Women 'central' to saving UK tech industry

Attracting more females into IT careers is essential to plugging a critical skills shortfall that is affecting the entire UK tech industry, says Gartner research

The future of the UK's IT industry hangs on its ability to attract and employ more women.

Women hold the key to plugging a critical skills shortfall that is affecting the entire UK tech industry, says the IT & Telecoms Insights 2008 report by e-skills UK based on Gartner research.

A survey of chief information officers last year projected skill gaps in every area of IT by 2010, with the largest rift in business intelligence and business process improvement.

Filling this hole will be impossible while the tech industry does not appeal to 51 percent of the population who are female, the report says.

Last year just 16 percent of tech workers were women, and the report warns that new talent in the IT industry is "diminishing at an alarming rate" as enrolments in technology-intensive courses decline and women remain unconvinced of a career in IT.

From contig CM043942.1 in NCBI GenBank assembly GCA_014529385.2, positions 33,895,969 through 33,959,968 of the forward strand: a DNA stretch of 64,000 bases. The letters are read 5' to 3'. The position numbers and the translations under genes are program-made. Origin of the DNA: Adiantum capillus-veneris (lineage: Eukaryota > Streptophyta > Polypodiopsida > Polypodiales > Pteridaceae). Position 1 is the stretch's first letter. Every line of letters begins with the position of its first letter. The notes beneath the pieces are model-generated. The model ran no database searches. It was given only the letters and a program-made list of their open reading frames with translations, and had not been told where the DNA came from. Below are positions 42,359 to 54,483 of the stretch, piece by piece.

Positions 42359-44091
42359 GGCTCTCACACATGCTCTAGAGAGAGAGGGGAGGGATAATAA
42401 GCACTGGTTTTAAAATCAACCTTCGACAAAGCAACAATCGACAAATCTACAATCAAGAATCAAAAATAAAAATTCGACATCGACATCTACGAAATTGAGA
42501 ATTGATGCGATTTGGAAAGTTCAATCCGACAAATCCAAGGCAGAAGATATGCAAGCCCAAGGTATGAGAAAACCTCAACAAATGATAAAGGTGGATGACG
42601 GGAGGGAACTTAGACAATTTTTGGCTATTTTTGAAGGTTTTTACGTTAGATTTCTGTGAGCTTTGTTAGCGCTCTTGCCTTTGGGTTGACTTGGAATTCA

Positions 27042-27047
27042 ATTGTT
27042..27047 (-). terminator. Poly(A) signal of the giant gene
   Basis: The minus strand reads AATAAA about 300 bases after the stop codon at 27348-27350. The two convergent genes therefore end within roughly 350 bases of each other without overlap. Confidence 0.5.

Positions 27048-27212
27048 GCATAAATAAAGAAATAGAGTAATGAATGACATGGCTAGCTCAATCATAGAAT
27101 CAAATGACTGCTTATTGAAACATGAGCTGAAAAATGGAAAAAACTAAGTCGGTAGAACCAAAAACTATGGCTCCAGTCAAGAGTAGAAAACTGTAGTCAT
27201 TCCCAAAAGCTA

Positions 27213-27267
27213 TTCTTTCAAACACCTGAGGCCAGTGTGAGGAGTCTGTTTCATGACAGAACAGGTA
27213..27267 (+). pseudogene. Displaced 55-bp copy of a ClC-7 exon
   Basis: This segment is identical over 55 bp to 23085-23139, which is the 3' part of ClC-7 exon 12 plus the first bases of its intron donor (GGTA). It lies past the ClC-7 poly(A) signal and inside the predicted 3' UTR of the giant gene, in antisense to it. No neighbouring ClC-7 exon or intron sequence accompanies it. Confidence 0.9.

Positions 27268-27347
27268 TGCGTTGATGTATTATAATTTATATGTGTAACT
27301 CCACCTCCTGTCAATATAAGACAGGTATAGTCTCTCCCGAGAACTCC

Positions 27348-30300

The report says: "Expanding the pool of IT talent is a business and national imperative as an increasing portion of UK GDP can be attributed either directly or indirectly to IT activity. IT jobs are increasingly disproportionately held by men. Gender balance in IT is not only an issue of social equality; rather it is central to the viability of an industry."

The telecommunications industry's need for new skills will be driven by a swathe of its workforce reaching retirement age, the report says.

The report adds that the UK must reduce its reliance on skilled offshore workers and rebuild its domestic IT labour force to serve emerging areas such as analytics, information management, design and innovation.

The report tells IT professionals to change the way they "recruit, train and foster subordinates' career", particularly in government, and stresses the need for new teaching courses that interest students in IT and provide employers with the right mix of skills.


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